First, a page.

“And you know what he did with it? He used it to pay for Obamacare, a risky, unproven, federal takeover of health care,” Romney continued. “And if I’m president of the United States, we’re putting the $716 billion back.”
That figure reflects the latest estimates of Obama’s health care law by the Congressional Budget Office, covering a 10-year period from 2013-2022. It’s a relatively modest share of total Medicare spending, currently about a $600 billion-a-year program.
“People need to look at what these spending reductions are before they conclude that they are really eager to undo them,” said Paul Van de Water, a senior budget analyst with the liberal Center on Budget and Policy Priorities.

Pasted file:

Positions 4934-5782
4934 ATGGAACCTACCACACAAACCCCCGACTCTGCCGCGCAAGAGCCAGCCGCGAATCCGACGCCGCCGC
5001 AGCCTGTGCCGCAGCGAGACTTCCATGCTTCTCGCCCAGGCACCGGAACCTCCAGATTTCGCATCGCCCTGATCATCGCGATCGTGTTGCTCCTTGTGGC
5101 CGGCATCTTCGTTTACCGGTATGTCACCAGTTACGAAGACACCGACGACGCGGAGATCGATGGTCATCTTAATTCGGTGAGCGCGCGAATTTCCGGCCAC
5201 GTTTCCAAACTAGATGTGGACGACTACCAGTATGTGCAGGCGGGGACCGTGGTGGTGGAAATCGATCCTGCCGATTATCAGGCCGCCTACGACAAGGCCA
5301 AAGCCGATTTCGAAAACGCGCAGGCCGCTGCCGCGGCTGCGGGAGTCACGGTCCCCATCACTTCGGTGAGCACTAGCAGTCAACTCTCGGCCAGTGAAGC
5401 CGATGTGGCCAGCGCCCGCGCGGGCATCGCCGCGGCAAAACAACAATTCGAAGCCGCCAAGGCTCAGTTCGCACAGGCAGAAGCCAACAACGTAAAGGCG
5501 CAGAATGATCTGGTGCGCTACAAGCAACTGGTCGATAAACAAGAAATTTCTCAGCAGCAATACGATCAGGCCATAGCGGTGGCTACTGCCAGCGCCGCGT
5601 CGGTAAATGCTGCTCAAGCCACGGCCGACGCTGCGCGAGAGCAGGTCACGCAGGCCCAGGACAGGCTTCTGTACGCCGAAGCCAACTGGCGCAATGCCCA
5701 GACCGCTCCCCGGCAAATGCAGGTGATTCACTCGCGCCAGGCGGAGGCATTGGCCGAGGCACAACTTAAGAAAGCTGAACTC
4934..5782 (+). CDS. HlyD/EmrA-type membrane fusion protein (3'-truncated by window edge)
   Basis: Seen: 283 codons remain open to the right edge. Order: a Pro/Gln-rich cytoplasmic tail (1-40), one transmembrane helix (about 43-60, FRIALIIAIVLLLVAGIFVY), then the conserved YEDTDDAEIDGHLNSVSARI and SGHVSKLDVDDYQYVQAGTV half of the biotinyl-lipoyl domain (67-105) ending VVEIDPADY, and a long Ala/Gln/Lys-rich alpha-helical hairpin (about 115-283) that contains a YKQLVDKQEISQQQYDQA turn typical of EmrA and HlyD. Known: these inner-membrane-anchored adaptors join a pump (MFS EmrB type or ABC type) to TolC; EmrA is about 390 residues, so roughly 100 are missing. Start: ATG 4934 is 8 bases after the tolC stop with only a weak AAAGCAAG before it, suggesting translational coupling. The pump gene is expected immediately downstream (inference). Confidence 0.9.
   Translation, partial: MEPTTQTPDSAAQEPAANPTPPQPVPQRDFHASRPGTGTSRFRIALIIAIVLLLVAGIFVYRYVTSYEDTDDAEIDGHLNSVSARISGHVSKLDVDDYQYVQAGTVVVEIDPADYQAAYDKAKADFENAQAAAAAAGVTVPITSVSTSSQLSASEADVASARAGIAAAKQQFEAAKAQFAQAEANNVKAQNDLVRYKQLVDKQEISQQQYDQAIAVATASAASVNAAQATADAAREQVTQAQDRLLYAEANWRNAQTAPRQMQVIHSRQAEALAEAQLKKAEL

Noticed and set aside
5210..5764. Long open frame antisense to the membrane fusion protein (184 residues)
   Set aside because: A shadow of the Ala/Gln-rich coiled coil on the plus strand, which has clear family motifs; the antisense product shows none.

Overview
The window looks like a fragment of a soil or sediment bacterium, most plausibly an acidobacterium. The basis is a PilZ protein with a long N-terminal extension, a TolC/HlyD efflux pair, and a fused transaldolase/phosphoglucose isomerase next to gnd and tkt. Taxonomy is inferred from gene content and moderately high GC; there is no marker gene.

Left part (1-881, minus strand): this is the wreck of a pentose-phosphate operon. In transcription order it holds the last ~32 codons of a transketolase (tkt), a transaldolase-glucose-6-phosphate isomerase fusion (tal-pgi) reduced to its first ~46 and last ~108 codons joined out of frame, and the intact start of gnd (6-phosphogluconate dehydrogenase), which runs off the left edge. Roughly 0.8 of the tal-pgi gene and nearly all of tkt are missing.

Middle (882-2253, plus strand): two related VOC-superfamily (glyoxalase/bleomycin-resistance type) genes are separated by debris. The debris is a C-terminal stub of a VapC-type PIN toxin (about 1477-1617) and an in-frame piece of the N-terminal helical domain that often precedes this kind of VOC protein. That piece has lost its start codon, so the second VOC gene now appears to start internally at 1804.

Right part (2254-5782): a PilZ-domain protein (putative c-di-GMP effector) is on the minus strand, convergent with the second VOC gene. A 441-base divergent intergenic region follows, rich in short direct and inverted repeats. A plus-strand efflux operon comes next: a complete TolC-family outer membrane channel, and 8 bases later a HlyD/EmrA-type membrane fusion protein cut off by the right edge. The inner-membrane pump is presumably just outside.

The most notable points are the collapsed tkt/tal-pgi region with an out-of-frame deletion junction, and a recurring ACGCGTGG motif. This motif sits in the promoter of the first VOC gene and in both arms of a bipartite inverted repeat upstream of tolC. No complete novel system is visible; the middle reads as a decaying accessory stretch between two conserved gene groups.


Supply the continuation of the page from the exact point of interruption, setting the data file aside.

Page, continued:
“Why should Medicare beneficiaries want to pay more to providers to provide the same benefits?”
Despite its long-term financial problems, Medicare has been fairly stable since the passage of Obama’s health care law. Premiums have remained about the same, reflecting a national slowdown in medical inflation. However, the brunt of the spending cuts has yet to be felt. Medicare’s own economic forecasters have warned the cuts may prove politically unsustainable.
Romney has not spelled out full details of his Medicare plan. But if it is based upon Ryan’s, the budget office says it would rein in Medicare spending more forcefully than Obama has.